But that is not the only concern. Concerns have also been expressed about criminality on the app, the exposure of children and young people to paedophiles and other predators, and to attitudes on body image for young girls.

TikTok first became an issue for me when I was made aware of allegations by people who claimed to have reverse engineered the app and were concerned about the amount of personal data that was being surrendered to TiKTok, where that data was stored, how it was being used, or how it could be used in the future.

The Parliament is so concerned with foreign interference that the Senate last year stood up a Select Committee on Foreign Interference through Social Media to inquire into this matter and report before May 2022. Senator Jenny McAllister is the Chair and I am the Deputy Chair, with Senators Kitching and Van as members. The terms of reference are very broad. The last hearing was on 22 June and the first public hearing is on 21 August including international and domestic experts. TikTok has been invited to attend this hearing, and representatives of Facebook, Twitter, Google and WeChat have been invited to appear at a hearing in September.

TikTok has publicly put its case in communications to journalists, politicians and public media and their view should be respected but also examined. TikTok’s boss has said: “The truth is, with tensions rising between some countries, TikTok has unfortunately been caught in the middle, and is being used by some as a political football … I assure you, we’re a social media platform for sharing videos — that’s all.”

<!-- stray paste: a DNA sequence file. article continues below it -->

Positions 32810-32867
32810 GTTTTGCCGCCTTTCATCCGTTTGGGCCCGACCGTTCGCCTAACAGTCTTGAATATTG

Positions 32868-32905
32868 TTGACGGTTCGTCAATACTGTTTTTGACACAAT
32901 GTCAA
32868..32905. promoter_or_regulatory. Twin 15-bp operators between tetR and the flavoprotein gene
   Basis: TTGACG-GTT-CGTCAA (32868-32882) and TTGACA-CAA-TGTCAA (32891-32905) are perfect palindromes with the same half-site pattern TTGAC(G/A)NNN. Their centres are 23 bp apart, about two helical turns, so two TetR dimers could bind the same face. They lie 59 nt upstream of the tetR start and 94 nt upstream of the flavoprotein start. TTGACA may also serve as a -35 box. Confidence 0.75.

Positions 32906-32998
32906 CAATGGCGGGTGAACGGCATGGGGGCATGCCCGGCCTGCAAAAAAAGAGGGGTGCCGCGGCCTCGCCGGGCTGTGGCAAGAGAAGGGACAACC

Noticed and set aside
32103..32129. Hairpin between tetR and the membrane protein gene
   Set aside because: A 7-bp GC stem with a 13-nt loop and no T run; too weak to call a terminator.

I certainly look forward to hearing TikTok at the inquiry. In the meantime it is my advice to be very cautious and to advise children to avoid the app.

Shoutout – The NSW State Emergency Service

From the pale blues and greens of our life-saving health carers’ scrubs to the iconic fluro gold of our magnificent Rural Fire Service brigades, this has been a year when we have become very familiar with the feeling of respect, reassurance and indeed a surge of relief that the presence of certain uniforms evokes.

Over the past fortnight of severe weather conditions it has been the fabulous orange, the ubiquitous orange of our NSW State Emergency Service volunteers that has seemed to have been everywhere at what seemed like all times. Whether the primary responders in flood and storm emergencies, or playing crucial supporting roles to other emergency services such as the NSW Police Force and the Ambulance Service of NSW, the versatility and professionalism of this volunteer based community organisation confirm the standards of excellence within its ranks. In times of crisis it’s easy to forget that our SES units are our neighbours and friends, ordinary community members with an extraordinary breadth of experiences, skills and interests, who share a desire to give back, a commitment to do something special for their community, at a time when it’s most needed.

Behind the slick rescues and fluent operational activities that so effectively meet the challenges and vagaries of our weather, and emergencies of all types, lie hours of dedicated, arduous and specialist training. Community action and corporate volunteers also play crucial roles in liaison and support, ensuring vital information, advice and assistance is provided to residents in areas affected by local risk, and to engage workplaces and other organisations as volunteering partners with the SES.